Anthony Ranuado: His big league debut against the Yankees demonstrated that the 6-7 Ranaudo has the temperament to stay in the big leagues. Like many young pitchers, better control and more respect gained from Major League umpires will help his case for a rotation spot in 2015.
Allen Webster: Has teased on occasion, but the right-hander has been pitching more solidly of late. If Webster can gain greater pitch control he could be a permanent fixture at the back-end of the rotation.
Henry Owens: perhaps the most promising of you young Sox arms. There is little left for Owens to do in the lower minors; and will likely get a chance to start a game after September call-ups. Likely to start the 2015 season in Pawtucket, but his time in the minors next season may be short-lived.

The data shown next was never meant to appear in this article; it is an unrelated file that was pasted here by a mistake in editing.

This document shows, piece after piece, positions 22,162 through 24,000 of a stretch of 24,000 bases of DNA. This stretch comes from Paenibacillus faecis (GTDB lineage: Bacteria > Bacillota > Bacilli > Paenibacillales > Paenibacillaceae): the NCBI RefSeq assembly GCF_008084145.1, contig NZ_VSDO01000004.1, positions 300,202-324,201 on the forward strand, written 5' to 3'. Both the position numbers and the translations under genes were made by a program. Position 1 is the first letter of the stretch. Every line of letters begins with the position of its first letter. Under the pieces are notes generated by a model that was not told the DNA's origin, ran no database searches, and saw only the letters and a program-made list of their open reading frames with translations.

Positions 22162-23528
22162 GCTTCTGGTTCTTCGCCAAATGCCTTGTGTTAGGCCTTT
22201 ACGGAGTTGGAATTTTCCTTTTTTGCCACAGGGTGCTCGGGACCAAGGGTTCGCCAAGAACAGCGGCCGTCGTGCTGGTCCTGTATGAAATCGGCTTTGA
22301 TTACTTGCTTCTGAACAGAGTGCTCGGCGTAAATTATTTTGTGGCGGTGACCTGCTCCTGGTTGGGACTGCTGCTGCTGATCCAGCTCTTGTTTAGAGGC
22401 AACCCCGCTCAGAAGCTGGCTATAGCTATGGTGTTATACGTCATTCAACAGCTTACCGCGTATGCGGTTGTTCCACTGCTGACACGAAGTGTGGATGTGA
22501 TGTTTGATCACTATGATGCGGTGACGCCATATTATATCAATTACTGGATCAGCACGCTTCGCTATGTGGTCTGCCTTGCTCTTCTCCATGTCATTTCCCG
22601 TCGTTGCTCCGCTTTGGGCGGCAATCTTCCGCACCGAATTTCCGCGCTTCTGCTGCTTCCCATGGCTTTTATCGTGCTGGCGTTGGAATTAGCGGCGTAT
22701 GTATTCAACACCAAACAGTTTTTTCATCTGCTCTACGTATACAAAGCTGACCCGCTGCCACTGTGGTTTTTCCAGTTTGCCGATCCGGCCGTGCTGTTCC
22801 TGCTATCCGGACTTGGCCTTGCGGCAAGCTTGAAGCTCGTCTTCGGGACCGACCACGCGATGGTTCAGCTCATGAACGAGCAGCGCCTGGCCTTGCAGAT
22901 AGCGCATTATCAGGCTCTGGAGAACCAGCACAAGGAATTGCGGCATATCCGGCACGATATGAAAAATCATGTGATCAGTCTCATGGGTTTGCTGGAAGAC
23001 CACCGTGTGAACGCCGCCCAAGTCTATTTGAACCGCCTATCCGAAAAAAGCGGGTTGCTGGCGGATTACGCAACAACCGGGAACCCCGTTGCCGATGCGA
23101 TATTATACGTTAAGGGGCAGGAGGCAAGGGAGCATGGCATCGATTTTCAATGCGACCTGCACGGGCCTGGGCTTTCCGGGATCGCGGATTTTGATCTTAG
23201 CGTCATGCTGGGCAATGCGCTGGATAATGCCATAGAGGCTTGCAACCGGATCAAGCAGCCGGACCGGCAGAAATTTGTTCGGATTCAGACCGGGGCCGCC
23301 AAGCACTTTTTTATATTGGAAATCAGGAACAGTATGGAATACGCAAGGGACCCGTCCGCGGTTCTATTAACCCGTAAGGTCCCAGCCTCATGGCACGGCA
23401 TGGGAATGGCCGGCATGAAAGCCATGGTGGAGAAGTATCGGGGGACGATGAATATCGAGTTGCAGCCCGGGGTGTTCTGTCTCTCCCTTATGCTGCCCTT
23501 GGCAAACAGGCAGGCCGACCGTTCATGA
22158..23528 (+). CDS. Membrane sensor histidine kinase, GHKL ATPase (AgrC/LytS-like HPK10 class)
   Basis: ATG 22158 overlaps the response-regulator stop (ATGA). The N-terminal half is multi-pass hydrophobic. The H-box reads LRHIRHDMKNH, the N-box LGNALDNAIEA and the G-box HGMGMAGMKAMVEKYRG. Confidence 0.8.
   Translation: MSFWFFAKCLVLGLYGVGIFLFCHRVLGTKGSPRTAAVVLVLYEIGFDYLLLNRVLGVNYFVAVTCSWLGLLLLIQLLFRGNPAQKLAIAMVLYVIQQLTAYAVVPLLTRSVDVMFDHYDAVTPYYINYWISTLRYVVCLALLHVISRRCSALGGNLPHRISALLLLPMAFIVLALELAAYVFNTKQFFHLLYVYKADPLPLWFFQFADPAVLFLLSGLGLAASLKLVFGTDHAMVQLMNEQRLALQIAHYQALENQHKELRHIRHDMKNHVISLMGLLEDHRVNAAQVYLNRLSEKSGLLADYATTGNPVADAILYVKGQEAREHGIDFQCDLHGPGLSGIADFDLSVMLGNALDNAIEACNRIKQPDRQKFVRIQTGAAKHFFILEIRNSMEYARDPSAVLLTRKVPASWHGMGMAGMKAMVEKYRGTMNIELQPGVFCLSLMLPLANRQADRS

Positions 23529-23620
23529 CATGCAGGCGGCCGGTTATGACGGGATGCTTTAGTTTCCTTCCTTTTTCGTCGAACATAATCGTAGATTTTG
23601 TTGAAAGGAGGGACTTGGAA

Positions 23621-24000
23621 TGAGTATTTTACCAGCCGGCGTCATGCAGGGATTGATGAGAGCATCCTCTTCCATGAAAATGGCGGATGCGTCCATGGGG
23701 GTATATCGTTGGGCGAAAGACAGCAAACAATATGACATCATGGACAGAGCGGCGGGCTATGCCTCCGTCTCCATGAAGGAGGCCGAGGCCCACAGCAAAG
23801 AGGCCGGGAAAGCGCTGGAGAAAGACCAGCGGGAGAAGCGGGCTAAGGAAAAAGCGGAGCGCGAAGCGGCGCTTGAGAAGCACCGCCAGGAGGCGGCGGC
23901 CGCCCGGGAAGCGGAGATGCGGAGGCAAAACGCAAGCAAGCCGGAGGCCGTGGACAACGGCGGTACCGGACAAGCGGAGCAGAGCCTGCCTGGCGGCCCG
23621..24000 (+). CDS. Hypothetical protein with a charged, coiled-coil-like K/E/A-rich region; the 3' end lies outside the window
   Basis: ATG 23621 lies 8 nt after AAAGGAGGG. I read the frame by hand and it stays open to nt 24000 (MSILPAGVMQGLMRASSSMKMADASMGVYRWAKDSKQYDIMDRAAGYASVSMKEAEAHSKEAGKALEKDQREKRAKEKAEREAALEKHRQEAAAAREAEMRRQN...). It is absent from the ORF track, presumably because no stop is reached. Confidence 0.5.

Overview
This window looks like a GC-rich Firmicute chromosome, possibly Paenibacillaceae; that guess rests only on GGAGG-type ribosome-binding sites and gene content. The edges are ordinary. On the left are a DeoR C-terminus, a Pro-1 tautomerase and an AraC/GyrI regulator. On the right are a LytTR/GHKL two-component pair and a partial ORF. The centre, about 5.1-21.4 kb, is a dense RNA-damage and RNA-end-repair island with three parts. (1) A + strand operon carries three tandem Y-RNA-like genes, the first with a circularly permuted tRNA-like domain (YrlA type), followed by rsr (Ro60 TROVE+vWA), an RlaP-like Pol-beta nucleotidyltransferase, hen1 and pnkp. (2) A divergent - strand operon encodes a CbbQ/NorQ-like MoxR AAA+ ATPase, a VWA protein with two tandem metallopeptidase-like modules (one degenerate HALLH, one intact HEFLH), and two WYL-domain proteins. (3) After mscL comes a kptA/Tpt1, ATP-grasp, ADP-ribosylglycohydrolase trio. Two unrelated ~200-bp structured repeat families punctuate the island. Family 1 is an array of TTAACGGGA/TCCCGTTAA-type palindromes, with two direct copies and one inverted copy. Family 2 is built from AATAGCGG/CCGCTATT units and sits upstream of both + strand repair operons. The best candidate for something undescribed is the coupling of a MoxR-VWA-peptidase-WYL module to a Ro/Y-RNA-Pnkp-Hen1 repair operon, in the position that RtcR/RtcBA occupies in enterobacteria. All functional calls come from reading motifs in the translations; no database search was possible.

Tommy Layne: After a stellar Triple-A season (5-1 record, 1.50 ERA), Layne has the potential to be a strong left-handed bullpen contributor for Boston in 2015. In seven innings of work for the Red Sox, Layne has compiled a 1.23 ERA. Keeping his exposure limited to lefty scenarios will help bolster his confidence going into 2015.
Summary: Nearly every season there are young players who put forth impressive late-season performances to catch the eye and capture the enthusiasm of Red Sox Nation. For many of the aforementioned players, the jury is still out and more will be needed over a longer period of time before John Farrell turns to them on an every day basis. The Red Sox will not go through the entire off-season not making a move either through free agent signing or via trade. But in the event the occasional Red Sox player is injured or under-performs, fans should be encouraged by the depth of young talent the Sox organization has developed.